“(The makeup) is a huge part of the job, it takes two hours in the morning to put it on, and then an hour to get it off, because you don’t just pull off the wig, it’s glued on,” Murray said. “After season one, I felt as if I had been home for a good two or three months before I got the white residue fully out of my skin.

“I actually do quite a lot of Pilates when I’m up in Toronto (where Defiance is shot), and the Reformer machines and the mats are all black. So the instructors always know when I’ve been in, because there are all these white Jaime shapes and marks everywhere. It’s like a chalk outline.

“I couldn’t commit a crime while I’m filming. Everyone would know it was me very easily.”

For Murray’s character in Defiance, however, getting things done without calling attention to herself has been her specialty. But there’s a striking scene in the first episode of the new season where Stahma’s icy resolve will give you a whole new way of thinking about the character.

“You see that steely moment in the first episode and you just know there’s more to come,” Murray said. “It’s quite frightening when somebody has been so repressed culturally and psychologically for such a long time. You don’t know how angry she is and what’s going to come out of that, but you definitely have a feeling that it’s not going to be good.”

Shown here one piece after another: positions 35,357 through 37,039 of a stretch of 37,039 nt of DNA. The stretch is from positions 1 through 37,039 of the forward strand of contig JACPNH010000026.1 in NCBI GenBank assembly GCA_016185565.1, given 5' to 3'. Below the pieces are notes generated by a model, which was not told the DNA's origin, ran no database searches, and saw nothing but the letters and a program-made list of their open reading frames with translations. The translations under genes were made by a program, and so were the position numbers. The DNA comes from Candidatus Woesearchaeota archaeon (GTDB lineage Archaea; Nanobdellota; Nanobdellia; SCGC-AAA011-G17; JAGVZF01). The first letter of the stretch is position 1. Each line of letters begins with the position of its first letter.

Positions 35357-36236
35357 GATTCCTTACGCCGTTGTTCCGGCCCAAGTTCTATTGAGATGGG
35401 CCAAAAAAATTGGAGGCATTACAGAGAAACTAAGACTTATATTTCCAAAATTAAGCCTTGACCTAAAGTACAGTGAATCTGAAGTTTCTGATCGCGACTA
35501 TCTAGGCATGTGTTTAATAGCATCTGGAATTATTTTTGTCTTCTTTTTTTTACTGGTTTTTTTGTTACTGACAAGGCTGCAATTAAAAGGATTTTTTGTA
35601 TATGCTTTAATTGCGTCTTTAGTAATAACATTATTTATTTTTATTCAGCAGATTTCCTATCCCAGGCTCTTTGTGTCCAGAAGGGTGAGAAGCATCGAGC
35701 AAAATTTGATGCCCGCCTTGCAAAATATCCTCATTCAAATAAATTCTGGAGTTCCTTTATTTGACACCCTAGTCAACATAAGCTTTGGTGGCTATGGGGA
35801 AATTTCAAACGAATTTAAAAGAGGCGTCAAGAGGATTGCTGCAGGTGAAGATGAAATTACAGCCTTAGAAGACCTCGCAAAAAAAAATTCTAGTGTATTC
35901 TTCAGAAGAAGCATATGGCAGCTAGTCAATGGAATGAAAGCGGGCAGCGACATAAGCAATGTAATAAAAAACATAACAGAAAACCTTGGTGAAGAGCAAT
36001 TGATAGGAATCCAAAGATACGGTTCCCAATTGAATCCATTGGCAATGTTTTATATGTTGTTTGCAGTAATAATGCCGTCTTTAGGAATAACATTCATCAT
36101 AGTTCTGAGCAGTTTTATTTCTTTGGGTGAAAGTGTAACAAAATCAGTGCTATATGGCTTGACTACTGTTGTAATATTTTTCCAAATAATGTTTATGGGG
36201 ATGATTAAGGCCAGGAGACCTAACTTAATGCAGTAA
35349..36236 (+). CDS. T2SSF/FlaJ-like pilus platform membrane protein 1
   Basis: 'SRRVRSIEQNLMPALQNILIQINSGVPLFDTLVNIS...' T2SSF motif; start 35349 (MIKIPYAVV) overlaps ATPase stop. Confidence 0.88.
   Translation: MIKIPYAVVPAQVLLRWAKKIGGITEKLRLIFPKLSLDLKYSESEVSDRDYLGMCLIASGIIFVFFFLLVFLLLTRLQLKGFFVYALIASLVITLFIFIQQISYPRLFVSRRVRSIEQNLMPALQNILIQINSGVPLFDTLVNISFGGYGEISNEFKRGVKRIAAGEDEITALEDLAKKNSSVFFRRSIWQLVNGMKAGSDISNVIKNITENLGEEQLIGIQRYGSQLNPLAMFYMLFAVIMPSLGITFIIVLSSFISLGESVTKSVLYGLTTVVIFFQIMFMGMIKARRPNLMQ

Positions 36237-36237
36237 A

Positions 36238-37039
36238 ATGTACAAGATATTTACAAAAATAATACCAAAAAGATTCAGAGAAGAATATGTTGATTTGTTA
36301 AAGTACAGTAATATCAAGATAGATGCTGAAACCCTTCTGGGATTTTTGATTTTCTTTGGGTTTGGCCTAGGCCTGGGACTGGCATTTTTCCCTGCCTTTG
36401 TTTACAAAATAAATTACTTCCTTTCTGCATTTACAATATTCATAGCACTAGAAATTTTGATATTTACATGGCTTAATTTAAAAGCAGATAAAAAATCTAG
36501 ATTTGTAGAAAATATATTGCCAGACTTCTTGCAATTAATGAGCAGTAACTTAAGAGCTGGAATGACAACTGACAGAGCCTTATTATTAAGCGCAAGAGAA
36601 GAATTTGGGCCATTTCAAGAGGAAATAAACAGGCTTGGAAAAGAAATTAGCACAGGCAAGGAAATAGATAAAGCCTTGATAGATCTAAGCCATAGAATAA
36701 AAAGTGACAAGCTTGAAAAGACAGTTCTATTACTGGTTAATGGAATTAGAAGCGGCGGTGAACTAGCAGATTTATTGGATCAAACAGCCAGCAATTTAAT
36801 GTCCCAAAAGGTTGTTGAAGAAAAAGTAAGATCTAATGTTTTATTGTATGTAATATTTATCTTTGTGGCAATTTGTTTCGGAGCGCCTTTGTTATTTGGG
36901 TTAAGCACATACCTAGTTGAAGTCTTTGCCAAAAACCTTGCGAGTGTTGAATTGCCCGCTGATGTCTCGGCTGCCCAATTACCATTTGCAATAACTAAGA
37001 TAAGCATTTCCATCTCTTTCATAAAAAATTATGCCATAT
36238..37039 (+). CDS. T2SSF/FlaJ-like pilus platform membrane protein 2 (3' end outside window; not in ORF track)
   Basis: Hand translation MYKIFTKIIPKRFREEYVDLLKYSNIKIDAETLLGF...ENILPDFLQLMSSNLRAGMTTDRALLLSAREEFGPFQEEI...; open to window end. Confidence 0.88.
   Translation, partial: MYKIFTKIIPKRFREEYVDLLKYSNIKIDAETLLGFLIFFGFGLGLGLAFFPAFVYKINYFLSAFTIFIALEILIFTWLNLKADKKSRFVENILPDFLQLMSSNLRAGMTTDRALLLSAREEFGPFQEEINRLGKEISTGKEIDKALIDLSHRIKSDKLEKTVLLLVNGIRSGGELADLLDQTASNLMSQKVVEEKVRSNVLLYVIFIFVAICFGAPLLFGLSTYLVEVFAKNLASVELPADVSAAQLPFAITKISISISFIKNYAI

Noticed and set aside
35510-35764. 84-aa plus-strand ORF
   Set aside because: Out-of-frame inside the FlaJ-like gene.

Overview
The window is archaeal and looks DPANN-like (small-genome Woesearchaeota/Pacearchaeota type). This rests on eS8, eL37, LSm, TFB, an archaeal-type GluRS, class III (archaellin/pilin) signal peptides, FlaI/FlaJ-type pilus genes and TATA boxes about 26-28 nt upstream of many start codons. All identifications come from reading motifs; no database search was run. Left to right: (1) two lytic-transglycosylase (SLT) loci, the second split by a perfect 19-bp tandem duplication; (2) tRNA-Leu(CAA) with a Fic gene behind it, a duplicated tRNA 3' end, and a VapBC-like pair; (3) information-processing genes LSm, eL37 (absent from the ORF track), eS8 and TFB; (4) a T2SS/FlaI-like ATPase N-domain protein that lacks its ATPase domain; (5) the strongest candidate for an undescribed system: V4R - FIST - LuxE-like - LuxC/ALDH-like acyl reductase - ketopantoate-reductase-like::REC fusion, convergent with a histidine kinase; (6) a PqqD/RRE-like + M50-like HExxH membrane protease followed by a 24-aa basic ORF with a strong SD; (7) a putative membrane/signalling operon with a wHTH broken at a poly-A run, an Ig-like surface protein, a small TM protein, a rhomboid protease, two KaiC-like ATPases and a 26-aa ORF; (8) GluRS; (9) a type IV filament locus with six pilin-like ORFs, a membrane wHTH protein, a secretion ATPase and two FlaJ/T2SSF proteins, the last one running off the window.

Murray also has the added burden of having to speak an alien language, in addition to English, in Defiance. Jaime, please tell me you just make that up on the spot. That would be so cool.

“No! I don’t make it up on the spot!” Murray said with a laugh.

“You’d think that you could, because it’s gobbledygook. But it’s so well thought out, and there’s such a rhythm and a symmetry and there are certain vowels that just sound like Castithan vowels. I learn it from these recordings, and if I get a syllable wrong, I’m like, ‘Damn, I messed it up,’ and I go back to the beginning.”

Considering the makeup and the language, I sure hope Jaime Murray is getting paid in future “adjusted for inflation” dollars.

“I should get paid more than the other actors!” she said. “The amount of time I spend learning Castithan and being painted head to toe in white, surely there has to be more compensation than the human characters. The humans have it so easy.

“I’m like Pinocchio. I go in and by the third episode every season, I’m like, ‘I just want to be a real girl.’ ”

Hmmm … what’s the Castithan word for “renegotiate?”